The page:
HUMA Conference - Karl Popper and 21st Century Philosophy of Science

Conference Description

Karl Popper (1902-1994) is regarded as one of the most influential philosophers of science of the twentieth century. He famously proposed that falsifiability is the genuine virtue of science and the criterion of the scientific status of a theory. Based on this, he developed a systematic account of scientific method and scientific development, namely, falsificationism. In addition, Popper played an important role in promoting the historical turn in twentieth century philosophy of science. The debate over the nature and development of science between him and Thomas Kuhn dominated and sparked many discussions in the late 1960s philosophy of science. Moreover, Popper wrote on a variety of topics, including evolutionary biology, methodological individualism, and probability. However, Popper’s legacy on contemporary philosophy of science is surprisingly thin. Although his writings are still a must-read in any introductory philosophy of science course, there is no lively Popperian philosophy of science. His falsificationism is not viewed as a plausible account of scientific development. Nor is his solution to the problem of induction regarded as a successful or promising move. This conference aims to revisit and explore Popper’s legacy for twenty-first century philosophy of science.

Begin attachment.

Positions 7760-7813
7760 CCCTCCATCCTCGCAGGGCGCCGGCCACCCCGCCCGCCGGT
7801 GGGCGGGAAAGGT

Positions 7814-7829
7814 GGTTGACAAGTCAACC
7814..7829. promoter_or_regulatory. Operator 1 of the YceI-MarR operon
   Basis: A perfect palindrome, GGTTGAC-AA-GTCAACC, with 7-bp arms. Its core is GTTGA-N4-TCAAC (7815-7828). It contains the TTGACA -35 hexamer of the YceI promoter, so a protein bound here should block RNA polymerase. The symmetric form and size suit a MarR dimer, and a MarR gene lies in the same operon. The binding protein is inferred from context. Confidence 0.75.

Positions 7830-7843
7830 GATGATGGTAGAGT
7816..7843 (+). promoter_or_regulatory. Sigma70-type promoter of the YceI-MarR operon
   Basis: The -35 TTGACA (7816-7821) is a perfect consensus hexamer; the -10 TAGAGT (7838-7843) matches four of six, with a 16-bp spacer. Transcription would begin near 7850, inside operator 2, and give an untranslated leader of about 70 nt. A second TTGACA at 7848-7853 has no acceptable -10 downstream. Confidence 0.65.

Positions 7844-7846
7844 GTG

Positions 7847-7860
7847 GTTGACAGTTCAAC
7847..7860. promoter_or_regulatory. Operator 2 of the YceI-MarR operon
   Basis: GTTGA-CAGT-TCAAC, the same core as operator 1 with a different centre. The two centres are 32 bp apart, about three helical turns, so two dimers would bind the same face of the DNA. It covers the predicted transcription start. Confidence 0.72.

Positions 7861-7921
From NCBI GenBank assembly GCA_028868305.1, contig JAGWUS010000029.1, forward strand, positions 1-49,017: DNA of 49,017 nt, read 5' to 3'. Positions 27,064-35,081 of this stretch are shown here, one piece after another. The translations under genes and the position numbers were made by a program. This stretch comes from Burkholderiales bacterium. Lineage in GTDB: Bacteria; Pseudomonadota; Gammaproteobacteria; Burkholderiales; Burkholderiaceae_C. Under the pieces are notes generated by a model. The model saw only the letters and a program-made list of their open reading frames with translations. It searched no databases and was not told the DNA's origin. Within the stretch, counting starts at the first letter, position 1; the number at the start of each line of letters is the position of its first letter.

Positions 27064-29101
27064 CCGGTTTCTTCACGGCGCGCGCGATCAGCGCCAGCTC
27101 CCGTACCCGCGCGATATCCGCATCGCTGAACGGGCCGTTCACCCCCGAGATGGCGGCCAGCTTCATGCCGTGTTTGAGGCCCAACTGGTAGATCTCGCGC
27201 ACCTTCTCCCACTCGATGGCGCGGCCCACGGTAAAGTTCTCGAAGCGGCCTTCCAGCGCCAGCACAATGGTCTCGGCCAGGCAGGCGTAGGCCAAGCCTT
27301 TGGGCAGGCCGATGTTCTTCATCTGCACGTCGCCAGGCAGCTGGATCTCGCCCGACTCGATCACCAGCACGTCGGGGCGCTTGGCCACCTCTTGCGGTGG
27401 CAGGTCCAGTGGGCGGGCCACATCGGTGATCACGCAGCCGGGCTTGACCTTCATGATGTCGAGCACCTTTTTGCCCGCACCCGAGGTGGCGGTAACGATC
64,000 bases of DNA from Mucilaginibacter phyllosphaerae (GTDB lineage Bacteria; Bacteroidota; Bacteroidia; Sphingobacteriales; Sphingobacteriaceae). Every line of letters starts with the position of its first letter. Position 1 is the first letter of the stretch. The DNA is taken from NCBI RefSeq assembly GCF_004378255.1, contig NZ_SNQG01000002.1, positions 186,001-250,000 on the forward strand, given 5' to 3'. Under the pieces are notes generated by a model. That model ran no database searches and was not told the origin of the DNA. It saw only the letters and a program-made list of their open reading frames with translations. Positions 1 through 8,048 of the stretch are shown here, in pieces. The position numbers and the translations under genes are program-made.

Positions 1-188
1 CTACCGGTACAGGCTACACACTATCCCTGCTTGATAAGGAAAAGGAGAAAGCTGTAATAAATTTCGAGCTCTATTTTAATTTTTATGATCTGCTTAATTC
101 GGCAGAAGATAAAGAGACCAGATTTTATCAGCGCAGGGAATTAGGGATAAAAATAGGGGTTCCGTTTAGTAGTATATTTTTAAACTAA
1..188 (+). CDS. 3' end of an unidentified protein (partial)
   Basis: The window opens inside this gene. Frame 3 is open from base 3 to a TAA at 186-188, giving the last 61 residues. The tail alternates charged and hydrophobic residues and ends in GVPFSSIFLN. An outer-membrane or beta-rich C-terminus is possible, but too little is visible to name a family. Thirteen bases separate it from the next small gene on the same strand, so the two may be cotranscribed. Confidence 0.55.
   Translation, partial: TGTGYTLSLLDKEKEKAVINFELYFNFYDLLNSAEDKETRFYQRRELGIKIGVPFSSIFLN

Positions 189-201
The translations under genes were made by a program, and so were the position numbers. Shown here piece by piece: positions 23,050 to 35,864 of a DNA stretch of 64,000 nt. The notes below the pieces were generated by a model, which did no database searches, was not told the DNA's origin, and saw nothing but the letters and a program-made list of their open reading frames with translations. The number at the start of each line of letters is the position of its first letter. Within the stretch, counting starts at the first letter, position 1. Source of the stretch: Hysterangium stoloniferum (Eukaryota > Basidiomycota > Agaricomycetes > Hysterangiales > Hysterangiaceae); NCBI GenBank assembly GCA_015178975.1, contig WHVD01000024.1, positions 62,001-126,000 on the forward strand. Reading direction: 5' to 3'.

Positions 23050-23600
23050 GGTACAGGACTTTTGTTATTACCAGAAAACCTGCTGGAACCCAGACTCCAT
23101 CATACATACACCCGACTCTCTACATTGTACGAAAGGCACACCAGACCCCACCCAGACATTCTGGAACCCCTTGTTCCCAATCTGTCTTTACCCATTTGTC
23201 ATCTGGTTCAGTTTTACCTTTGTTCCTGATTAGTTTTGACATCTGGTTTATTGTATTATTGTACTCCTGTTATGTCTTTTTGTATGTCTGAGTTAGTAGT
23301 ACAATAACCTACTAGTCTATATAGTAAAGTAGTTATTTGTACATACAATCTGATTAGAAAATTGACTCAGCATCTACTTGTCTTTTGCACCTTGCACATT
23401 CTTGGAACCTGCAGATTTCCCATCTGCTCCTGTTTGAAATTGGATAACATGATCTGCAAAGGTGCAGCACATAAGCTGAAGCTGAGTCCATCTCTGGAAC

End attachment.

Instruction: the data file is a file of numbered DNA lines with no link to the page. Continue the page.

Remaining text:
The topics to be discussed include but are not limited to:

  • Popper and induction
  • Popper and evolutionary biology
  • Popper and evolutionary epistemology
  • Popper and objectivity
  • Popper and probability
  • Popper and scientific change
  • Popper and the demarcation problem
  • Popper and the methodological holism/individualism debate
  • Popper and verisimilitude
More Information

Keynote Speakers:

Adam Chmielewski (University of Wroclaw)
Donald Gillies (University College London)
John Norton (University of Pittsburgh, USA)
Zuzana Parusniková (Czech Academy of Sciences)
Stephen Turner (University of South Florida)
Jiji Zhang (Chinese University of Hong Kong)

Division of Humanities
Sponsored by the Karl Popper Charitable Trust

If you have any questions, please contact Qinyi Wang at